Wheat Pete’s Word, Aug 29: Fall fertility, wheat seeds per acre, and the California RoundUp case

For a growing season that started so dry for so many, some farmers are now hoping for a string of two or three days of dry weather to get hay done or start harvest on spring-planted crops. It’s also been a trying week for Ontario’s Compaction Day planning crew who ended up cancelling the event because of rain.

On this late summer edition of Wheat Pete’s Word, host Peter Johnson talks soybean scouting, winter wheat planting tips and timing, tackles what the science says about a glyphosate and cancer connection, and answers your questions on fertility, pH, and much more. (Full summary is below the player).

Have a question you’d like Johnson to address? Or some yield results to send in? Leave him a message at 1-888-746-3311, send him a tweet (@wheatpete), or email him at [email protected]


  • Third-cut hay is getting washed in some areas. We need a string of few dry days to get it done.
  • Soybeans are starting to turn, but there is some colour change due to sudden death syndrome Get out and scout, and if it is SDS, sample for soybean cyst nematode, as the two often go hand-in-hand
  • Wheat variety data is out! Head to GoCereals.ca to start digging in to variety performance. Take a look at look at more than yield — look at fusarium and stripe rust ratings, too. In a dry year like this one, there was only a 2/bu advantage to spraying a fungicide. Over the previous five years, there was an 8 to10 bushel yield response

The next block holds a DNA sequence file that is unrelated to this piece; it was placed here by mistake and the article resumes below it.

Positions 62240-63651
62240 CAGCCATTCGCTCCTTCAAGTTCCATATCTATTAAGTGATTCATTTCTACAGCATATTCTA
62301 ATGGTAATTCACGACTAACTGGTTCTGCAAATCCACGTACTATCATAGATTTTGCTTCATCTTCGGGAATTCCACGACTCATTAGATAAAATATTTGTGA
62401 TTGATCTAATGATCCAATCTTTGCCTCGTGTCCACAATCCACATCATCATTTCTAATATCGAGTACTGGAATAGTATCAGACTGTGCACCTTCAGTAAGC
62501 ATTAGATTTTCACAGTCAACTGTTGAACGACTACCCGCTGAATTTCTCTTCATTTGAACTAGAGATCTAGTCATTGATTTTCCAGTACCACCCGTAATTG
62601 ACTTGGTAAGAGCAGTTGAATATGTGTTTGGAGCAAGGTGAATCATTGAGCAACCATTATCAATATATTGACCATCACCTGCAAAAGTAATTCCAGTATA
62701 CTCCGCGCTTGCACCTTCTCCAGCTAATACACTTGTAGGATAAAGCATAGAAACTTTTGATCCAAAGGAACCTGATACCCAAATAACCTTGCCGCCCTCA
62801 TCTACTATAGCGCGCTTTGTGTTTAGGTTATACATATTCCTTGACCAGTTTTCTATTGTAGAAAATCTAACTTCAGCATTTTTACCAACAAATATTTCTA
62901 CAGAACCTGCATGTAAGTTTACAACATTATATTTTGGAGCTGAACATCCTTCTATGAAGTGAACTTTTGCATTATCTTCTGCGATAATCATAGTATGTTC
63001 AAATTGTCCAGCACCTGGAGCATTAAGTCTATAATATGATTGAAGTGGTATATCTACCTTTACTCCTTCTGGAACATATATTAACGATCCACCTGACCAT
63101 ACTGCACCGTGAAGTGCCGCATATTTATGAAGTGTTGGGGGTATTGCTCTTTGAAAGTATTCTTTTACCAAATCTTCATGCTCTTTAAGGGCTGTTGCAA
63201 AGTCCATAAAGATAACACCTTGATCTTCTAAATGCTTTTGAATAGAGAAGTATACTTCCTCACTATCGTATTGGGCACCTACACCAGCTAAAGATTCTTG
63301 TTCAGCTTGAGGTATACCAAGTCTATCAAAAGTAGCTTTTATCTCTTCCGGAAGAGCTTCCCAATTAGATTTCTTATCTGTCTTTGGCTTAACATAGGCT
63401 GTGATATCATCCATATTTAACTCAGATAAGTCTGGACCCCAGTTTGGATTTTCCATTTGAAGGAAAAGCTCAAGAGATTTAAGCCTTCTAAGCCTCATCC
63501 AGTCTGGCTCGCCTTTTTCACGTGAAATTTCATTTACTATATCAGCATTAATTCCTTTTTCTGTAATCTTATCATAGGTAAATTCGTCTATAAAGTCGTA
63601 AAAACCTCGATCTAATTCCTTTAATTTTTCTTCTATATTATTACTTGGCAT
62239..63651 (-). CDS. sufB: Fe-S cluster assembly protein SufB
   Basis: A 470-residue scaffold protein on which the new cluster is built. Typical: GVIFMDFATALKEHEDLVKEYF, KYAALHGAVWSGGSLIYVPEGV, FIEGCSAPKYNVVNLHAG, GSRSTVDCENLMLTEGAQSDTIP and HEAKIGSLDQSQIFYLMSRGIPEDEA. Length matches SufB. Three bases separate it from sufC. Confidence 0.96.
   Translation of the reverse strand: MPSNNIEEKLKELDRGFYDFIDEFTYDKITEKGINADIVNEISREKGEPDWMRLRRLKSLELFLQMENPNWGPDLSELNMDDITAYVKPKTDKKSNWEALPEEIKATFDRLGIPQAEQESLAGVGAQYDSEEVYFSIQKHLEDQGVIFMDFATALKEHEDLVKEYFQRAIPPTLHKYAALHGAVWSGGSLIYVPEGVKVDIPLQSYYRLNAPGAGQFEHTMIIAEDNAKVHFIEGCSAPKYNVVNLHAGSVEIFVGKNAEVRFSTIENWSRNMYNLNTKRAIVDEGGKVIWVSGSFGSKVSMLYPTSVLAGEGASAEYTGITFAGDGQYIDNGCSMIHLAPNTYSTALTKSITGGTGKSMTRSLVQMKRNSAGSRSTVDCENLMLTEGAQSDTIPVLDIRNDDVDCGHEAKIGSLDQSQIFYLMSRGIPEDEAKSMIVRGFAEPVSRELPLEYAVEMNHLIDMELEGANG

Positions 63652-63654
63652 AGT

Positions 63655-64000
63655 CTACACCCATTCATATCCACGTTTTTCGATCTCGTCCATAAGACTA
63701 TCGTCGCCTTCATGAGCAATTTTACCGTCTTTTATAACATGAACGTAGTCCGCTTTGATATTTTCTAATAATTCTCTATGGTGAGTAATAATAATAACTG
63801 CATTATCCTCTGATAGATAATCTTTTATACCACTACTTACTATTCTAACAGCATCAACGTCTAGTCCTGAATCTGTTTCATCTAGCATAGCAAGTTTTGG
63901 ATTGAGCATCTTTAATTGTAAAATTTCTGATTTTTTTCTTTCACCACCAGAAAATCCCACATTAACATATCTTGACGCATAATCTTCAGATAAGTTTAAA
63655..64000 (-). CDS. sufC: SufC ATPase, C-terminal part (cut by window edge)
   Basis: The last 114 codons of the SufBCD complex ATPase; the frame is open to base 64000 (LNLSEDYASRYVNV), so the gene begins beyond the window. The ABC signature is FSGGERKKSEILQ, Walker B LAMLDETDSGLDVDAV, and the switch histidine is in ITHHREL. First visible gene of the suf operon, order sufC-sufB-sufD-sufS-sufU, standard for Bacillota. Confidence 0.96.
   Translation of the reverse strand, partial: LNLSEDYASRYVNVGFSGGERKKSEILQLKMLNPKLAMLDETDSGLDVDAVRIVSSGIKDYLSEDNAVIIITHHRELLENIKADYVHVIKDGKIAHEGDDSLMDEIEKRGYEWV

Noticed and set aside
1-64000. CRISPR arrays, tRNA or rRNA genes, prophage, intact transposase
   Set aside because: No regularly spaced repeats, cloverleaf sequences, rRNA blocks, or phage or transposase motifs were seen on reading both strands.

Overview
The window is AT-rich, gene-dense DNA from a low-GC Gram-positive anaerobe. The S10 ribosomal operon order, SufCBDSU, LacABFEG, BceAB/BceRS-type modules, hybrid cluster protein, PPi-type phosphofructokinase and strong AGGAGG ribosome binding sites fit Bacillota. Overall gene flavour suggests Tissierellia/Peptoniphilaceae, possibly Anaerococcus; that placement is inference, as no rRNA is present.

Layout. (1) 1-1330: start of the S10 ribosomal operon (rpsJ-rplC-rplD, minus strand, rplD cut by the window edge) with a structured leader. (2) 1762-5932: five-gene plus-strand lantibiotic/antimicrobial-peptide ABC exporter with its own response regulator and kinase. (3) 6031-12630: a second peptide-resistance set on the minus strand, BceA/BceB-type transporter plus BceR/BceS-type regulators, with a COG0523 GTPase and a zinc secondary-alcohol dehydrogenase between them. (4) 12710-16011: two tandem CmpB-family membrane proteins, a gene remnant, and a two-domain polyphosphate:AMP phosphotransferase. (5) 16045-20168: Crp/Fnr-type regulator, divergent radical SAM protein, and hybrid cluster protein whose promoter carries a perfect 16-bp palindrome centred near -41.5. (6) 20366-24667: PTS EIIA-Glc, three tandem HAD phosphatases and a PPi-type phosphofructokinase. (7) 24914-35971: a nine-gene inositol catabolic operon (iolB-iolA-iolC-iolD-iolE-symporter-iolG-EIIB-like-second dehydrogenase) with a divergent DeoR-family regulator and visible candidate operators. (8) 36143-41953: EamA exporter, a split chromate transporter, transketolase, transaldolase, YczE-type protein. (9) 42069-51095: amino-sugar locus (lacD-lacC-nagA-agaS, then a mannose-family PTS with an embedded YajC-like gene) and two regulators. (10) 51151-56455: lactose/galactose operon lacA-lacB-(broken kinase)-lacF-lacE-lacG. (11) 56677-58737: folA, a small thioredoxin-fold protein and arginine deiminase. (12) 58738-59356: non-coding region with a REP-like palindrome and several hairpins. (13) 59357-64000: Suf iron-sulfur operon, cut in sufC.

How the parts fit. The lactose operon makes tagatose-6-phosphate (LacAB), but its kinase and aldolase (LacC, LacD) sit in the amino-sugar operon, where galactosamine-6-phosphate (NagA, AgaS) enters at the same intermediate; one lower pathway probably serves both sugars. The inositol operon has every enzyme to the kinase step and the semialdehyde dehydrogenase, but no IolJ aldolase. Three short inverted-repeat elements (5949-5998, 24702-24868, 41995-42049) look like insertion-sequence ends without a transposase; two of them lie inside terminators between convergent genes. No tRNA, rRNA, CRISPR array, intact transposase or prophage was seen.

• What does the California glyphosate ruling really mean? Andrew Kniss (@WyoWeeds) has written a great post, summarizing the scientific data (Check it out here). There are two types of studies to verify a link between a certain cancer and glyphosate. In one type, there was a very small statistical correlation, however in a more specific type of study (that actually looked at exposure levels) it did NOT correlate. Would a scientist ever say definitively there is NO link? That’s not how science works, of course. But the science says a link is unlikely.
  • How do you handle phosphorus and potassium applications in a corn/soy/wheat rotation ahead of corn? First off, don’t plow! Secondly, is renting a fertilizer spreader the “cheapest” way to do things? Likely not, when you factor in the uneven application pattern. Waiting until spring is also too risky. If you can put starter fertilizer with the planter, put the balance on this fall
  • The Hefty Brothers always talk about base saturation and balancing nutrients and lowering high pH, do I really have to worry about that in Manitoba? Peter says, “Nope!” Potash application is pretty much a non-issue in Western Canada, and pH even less so. Twitterless soil specialist for Manitoba Agriculture John Heard says that on a sand soil maybe it’s an issue, but other than that, Manitoba soils are so rich in potash you don’t need it for years, if you’ve done your soil test. Low pH equals adding lime, but to bring down a pH you’d have to get to 8.4-8.5. Then, what’s the solution — 4 tonnes of sulphur? Don’t worry about it; it’s not economic
  • A question on winter wheat establishment for the first time in southwestern Quebec (same latitude of Kemptville): Going on processing pea stubble with a sheep manure application. What’s the best seeding date and rate? September 10-15, 1.5 million seeds/acre, 100 pounds of MAP
  • Dan, from Idaho, asks, do I seed the winter wheat in to dust or wait for rain? If it’s the optimum date, you go. The rain will come. Plant 1.25-1.5 inches. It can sit for a month and be just fine.